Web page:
Venice Energy gets approval for South Australian FSRU project

Venice Energy said it has received approval from the South Australian government to build its A$250 million ($181 million) FSRU-based LNG import facility in the Port of Adelaide.

The Australian firm said in a statement on Thursday it has won the development approval.

According to Venice Energy, the terminal would become the only LNG import facility in South Australia and the first in the world to operate on renewable energy.

But it still has to take a final investment decision on the project.

In July, Venice Energy signed a heads of agreement with Greece’s GasLog under which the latter would supply an FSRU for the project.

Venice Energy’s managing director, Kym Winter-Dewhirst welcomed the announcement regarding the new approval and said the terminal would contribute to South Australia’s transition to a more renewable energy landscape.

“Venice is an integrated energy company and one that aims to bring a range of projects to
fruition that enable the growing renewables sector in South Australia – this terminal marks
our first project and we are thrilled to receive the green light to proceed,” he said.

He added that, through this terminal, Venice Energy would open the state to the international gas market and diversify local gas supplies, especially during peak periods.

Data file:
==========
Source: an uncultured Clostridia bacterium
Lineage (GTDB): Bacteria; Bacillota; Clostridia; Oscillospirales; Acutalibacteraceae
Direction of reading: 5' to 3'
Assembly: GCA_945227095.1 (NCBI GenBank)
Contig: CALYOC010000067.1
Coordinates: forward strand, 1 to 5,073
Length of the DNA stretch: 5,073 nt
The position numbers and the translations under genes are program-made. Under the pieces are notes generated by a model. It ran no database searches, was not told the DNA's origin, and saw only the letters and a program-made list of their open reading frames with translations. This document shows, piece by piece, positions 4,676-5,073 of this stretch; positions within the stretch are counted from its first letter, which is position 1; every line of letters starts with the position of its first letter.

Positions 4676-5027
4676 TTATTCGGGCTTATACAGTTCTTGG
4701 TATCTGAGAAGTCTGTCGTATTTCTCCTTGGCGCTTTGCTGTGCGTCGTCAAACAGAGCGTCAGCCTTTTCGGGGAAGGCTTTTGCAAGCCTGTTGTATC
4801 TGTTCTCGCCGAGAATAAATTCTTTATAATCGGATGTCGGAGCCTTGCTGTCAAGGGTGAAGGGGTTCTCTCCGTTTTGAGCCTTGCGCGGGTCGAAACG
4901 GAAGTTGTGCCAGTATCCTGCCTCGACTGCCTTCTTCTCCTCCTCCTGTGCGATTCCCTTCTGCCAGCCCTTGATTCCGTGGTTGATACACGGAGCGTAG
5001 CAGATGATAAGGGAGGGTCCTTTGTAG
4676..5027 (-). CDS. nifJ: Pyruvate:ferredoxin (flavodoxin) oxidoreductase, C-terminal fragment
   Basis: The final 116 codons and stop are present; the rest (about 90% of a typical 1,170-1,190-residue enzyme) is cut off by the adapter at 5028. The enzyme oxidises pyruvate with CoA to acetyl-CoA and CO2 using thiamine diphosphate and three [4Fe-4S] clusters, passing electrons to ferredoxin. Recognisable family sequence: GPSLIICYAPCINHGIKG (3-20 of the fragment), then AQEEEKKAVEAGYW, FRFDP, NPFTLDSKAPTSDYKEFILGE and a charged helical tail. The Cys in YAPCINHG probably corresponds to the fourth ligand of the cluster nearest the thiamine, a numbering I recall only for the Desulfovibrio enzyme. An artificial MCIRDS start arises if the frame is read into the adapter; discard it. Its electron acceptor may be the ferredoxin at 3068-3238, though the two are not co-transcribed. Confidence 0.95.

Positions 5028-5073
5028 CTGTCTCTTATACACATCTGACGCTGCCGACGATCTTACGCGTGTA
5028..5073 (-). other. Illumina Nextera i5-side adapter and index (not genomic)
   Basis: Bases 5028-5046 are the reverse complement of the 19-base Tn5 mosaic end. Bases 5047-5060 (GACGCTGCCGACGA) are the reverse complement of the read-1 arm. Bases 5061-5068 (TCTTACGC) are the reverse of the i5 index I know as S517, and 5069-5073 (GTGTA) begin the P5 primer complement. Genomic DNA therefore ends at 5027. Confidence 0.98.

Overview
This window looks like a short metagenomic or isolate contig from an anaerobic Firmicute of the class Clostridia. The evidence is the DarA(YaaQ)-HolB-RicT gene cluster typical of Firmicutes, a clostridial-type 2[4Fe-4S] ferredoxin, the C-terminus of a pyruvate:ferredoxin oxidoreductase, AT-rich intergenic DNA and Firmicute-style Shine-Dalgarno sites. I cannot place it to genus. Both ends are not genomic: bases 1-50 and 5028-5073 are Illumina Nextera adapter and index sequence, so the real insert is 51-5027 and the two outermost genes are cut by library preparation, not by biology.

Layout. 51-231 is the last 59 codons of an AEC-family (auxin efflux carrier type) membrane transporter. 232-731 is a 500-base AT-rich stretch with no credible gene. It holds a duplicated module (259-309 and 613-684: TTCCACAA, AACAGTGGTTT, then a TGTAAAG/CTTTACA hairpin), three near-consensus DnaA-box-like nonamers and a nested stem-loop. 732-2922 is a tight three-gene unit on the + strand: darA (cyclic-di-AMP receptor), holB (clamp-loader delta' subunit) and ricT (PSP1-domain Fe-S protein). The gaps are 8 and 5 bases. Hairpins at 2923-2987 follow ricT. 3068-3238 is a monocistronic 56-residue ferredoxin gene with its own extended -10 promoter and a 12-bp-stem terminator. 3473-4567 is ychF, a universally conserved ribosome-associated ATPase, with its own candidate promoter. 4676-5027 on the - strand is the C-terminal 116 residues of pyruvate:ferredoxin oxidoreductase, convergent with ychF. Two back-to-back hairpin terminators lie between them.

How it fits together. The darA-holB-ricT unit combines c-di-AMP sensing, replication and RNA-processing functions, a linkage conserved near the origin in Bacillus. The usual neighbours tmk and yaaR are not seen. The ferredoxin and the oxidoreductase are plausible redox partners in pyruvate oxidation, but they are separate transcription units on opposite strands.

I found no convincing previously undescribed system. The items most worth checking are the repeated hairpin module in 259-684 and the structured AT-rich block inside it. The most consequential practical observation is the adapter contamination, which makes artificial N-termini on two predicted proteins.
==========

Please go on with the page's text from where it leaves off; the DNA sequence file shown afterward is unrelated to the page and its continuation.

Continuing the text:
Construction could start in 2022

The Outer Harbor project includes a two-berth wharf facility to accommodate an LNG carrier, the FSRU but also supporting infrastructure.

Moreover, the proposed facility would be located adjacent to the Pelican Point gas-fired power station next to the already productive Flinders Ports quay line.

Venice Energy expects to start construction in the middle of next year. It would take 12-14 months to complete and commission the facility following financial close.

It anticipates the first shipment of LNG into the terminal and connection to the South Australian gas network around late 2023 to early 2024.

In addition, the granting of development approvals opens the way for the company to undertake a feasibility study into making the 680km Seagas pipeline from Victoria to South Australia bidirectional, enabling the terminal to supply gas to two states, it said.

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